DISABILITY PRIOR TO THE DLI AND PROVING CONTINUOUS DISABILITY
Even if you are no longer insured for disability benefits, you can still file a claim for disability benefits. However, you will have to prove your disability began prior to your DLI in order to be eligible for retroactive disability benefits. And, you will also have to prove that your disability is continuous and ongoing. For example, if a person applies for benefits in 2020 and their DLI was on December 31, 2017. Then, they must prove their disability began prior to the end of 2017. But, they must also prove that the disability continues to the present day.
The difficulty in proving this kind of a claim includes finding supporting medical evidence. Also, you must obtain statements from your current doctors that show your disability has been continuous. Many times, hospitals and medical clinics destroy their medical records. Typically, this happens every 5 to 7 years. Remember, medical records are critical to prove your disability. If the records no longer exist, there is no proof of the disability.
WE WORK ON A CONTINGENCY FEE BASIS
We will use our skills to help you figure out if you have a date last insured issue in your case. Also, if you do have a DLI issue, we will try to solve that problem. We want to win your disability benefits. But, it also our goal to make the process easier for you. Therefore, we offer a free consultation. Even if we don’t accept representation in your case, we will still try to help you when you contact us.
Hiring us doesn’t cost you any upfront money. Why? Because we don’t charge you money to become our client. Instead, you only pay us an attorney fee if we win your case. This is a contingency fee. It means if we win, you pay us out of your back benefits. If you do not win, you do not pay an attorney fee. How much is the fee? It is 25% of your back benefit. Also, the fee is capped at $6000. And, 25% is usually less than the $6000 cap. You will pay the lesser amount.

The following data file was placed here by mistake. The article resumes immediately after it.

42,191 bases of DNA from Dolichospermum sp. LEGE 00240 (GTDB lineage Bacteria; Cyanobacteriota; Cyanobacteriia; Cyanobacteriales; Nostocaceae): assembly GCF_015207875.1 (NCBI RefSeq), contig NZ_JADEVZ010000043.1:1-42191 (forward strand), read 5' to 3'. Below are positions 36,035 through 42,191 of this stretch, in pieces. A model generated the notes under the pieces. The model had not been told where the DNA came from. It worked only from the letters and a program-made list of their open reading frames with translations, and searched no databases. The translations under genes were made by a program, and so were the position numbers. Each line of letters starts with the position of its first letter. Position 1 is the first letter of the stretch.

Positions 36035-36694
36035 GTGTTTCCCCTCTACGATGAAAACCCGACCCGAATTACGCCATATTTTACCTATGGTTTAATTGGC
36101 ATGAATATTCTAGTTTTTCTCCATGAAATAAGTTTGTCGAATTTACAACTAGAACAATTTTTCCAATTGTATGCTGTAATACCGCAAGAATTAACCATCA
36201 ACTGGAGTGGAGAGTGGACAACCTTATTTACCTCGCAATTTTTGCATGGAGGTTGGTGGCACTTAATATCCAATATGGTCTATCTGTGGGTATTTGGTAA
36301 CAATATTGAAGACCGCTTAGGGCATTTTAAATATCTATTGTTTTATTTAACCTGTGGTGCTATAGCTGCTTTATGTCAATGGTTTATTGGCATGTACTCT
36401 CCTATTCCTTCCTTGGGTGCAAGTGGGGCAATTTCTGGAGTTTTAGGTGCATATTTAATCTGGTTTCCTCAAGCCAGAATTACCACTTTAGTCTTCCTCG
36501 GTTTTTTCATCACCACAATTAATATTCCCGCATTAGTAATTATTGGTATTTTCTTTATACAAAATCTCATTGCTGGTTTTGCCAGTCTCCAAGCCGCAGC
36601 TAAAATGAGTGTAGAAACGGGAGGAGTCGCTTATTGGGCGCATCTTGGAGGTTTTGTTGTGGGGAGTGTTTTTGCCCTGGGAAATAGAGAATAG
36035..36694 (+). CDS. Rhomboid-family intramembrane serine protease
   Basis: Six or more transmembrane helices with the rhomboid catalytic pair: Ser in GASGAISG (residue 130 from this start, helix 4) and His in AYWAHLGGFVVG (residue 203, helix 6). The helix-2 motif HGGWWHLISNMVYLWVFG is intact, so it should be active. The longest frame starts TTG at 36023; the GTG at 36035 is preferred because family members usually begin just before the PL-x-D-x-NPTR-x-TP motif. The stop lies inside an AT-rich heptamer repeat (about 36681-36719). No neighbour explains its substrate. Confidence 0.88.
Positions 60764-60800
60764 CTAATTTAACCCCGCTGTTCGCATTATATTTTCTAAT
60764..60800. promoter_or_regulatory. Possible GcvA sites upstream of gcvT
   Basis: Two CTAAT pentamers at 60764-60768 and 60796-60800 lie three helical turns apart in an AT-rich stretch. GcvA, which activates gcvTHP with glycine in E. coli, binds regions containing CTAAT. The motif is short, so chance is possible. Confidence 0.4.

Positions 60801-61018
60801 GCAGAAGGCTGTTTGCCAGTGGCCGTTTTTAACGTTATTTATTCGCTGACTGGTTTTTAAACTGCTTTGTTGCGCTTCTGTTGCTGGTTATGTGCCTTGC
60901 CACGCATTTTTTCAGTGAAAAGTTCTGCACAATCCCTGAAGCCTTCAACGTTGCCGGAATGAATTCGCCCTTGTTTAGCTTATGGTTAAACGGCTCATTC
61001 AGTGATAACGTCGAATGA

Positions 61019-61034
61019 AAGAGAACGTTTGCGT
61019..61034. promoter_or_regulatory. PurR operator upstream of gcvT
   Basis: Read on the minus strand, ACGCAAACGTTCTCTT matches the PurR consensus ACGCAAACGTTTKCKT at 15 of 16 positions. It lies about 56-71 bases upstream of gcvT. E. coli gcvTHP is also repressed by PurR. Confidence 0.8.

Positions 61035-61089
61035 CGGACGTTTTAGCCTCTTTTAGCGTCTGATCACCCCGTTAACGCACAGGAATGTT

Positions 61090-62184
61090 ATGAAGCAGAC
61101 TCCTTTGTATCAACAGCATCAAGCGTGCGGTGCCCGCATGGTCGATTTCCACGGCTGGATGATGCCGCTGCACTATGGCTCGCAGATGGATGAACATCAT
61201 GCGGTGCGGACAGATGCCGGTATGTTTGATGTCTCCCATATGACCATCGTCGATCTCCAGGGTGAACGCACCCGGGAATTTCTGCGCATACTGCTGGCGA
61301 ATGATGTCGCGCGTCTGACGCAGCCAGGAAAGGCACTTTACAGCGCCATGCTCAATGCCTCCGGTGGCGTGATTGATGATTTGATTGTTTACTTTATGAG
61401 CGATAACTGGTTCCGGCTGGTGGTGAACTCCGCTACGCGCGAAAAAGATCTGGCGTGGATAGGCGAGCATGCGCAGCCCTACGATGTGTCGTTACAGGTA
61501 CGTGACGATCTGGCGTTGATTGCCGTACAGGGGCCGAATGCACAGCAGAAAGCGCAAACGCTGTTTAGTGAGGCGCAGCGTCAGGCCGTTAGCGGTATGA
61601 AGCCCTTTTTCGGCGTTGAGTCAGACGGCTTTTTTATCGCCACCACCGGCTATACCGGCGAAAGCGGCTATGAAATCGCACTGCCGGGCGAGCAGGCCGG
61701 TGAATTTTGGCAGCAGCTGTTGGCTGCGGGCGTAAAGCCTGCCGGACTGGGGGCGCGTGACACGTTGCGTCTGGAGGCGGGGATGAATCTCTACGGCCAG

If there are costs in your case, then you pay for those costs. But the costs in most cases are usually less than $100. You must also pay to obtain a copy of your medical records. The cost of your medical records is whatever your doctor charges for them. You owe costs whether we win or lose your case. But, to hire most lawyers, you have to also pay a fee upfront. Not with a contingency fee. You only pay an attorney fee to us when we win your SSD and SSI case.
CANNON DISABILITY CAN HELP PROVE YOUR DISABILITY CASE TO THE SSA
Cannon Disability Law is one of the best disability firms in the country. ]Also, we are listed as one of the best Social Security Disability firms in Las Vegas, Nevada. The representatives at Cannon Disability Law are also members of the National Organization of Social Security Claimant’s Representatives. Learn more about Utah SSD benefits here. Nevada Disability Information can also be found on this website. If you are from California, California disability information can also be found on our website. However, we can represent you no matter where you live.
There are many technical issues with the law, like the date last insured, that apply to disability claims. You need a lawyer who understands those issues. You also need a representative who knows the law. We would like to be your disability legal team. Hire us for our experience. Over the last 30 years, we have won over 20,000 disability claims.
Additionally, during our time in business, we have won millions of dollars in ongoing and past-due SSD disability benefits for our clients. Don’t file your claim without help. If you need help with SSA’s forms, ask us. Also, do not go to your hearing without a representative with the experience to win your case. Those who go to the hearing without representation are typically not successful in winning benefits. You should hire an attorney with experience in disability law. Contact Cannon Disability Law today. We can help you with your disability case.